During her tenure as First Lady of the United States, the Fireplace Kennedy undertook the restoration of the White House in 1961, a project that turned it into a real “showcase” for American presidential history. At the end of the project, she shared her work with the American public through a TV show at the renovated White House, which was so successful that it was awarded an Emmy Award.
The news for its restoration White House of Kennedy began to spread as soon as the project began. In fact, an article in Life magazine on September 1, 1961, further examined her work. However, through television, Kennedy was able to give the first television tour of the White House, which allowed her to share many of the details of the restoration with a large American audience.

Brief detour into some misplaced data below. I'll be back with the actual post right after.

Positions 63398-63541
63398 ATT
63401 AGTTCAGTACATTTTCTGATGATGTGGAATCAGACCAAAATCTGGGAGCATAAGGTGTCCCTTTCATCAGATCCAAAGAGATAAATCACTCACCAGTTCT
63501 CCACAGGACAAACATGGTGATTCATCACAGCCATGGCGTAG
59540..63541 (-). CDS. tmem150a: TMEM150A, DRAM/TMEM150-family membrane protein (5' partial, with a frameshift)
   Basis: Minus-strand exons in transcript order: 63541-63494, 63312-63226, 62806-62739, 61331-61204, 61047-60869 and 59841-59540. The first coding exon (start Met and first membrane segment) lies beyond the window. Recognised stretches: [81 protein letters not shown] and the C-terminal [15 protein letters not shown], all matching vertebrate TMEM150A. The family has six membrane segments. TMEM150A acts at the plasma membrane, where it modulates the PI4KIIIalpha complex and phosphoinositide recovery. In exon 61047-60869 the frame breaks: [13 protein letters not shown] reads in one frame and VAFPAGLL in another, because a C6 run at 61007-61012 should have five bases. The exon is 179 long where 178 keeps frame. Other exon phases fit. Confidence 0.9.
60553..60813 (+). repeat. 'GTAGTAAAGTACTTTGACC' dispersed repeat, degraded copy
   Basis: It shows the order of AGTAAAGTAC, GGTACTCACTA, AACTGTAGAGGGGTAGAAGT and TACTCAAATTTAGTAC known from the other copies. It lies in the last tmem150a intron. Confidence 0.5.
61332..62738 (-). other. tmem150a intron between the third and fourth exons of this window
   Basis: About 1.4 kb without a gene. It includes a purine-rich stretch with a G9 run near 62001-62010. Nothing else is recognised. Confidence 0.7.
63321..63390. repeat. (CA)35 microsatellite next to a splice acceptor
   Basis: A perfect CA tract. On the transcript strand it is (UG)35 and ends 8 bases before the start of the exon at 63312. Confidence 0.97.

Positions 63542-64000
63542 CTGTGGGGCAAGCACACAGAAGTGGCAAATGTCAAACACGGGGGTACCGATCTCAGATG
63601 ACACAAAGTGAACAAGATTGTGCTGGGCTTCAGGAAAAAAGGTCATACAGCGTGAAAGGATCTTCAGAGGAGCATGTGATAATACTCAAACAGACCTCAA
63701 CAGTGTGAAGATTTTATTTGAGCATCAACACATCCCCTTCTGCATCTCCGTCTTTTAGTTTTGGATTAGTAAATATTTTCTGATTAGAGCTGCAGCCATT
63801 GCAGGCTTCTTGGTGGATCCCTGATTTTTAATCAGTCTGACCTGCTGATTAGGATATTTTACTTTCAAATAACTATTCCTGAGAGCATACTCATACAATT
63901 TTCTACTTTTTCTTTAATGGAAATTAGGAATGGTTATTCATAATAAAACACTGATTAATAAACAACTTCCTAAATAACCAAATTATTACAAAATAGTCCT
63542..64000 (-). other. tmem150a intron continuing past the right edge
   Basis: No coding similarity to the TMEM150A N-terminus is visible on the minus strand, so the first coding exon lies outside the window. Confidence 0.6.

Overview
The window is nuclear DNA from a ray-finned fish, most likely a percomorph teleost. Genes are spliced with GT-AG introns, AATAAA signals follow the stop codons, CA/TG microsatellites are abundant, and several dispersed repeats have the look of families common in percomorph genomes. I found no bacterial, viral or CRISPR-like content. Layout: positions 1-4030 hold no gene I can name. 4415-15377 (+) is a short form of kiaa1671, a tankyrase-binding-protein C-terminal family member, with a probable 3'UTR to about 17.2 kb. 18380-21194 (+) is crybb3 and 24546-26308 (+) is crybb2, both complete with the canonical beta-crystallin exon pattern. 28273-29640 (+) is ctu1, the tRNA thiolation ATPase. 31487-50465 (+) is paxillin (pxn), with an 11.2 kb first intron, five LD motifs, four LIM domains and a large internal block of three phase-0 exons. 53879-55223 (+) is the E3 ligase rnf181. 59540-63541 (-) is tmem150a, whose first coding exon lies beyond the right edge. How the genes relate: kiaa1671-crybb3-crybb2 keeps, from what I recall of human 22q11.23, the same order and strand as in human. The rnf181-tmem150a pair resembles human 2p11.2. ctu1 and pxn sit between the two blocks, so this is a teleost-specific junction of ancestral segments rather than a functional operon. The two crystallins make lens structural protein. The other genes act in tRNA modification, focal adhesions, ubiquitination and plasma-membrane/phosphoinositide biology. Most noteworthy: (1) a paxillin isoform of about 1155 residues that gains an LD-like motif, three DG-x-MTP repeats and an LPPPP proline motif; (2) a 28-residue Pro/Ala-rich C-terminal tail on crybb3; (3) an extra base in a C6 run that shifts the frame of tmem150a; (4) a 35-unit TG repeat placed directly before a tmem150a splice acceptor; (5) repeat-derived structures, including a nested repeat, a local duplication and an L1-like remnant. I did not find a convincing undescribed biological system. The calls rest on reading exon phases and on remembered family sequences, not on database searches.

On February 14, 1962, the White House television tour with Jackie Kennedy aired on CBS and NBC, and the show was watched by approximately 56 million viewers – and aired in countries that were among the United States’s major rivals during the Cold War. During her tenure, Kennedy showed the depth of her knowledge of many works and pieces in the White House (giving her the opportunity to thank many important donors), while President Kennedy also made a brief appearance on camera.
Overall, the restoration of the White House was a public triumph, and the project was almost completed on November 22, 1963, when the President Kennedy and the first lady’s stay in the White House ended. Although her work was incomplete, Kennedy had already done enough to build a lasting legacy. Subsequent presidents and their families have made changes to the White House, but through them all, the home maintains a connection to the past that Kennedy helped forge.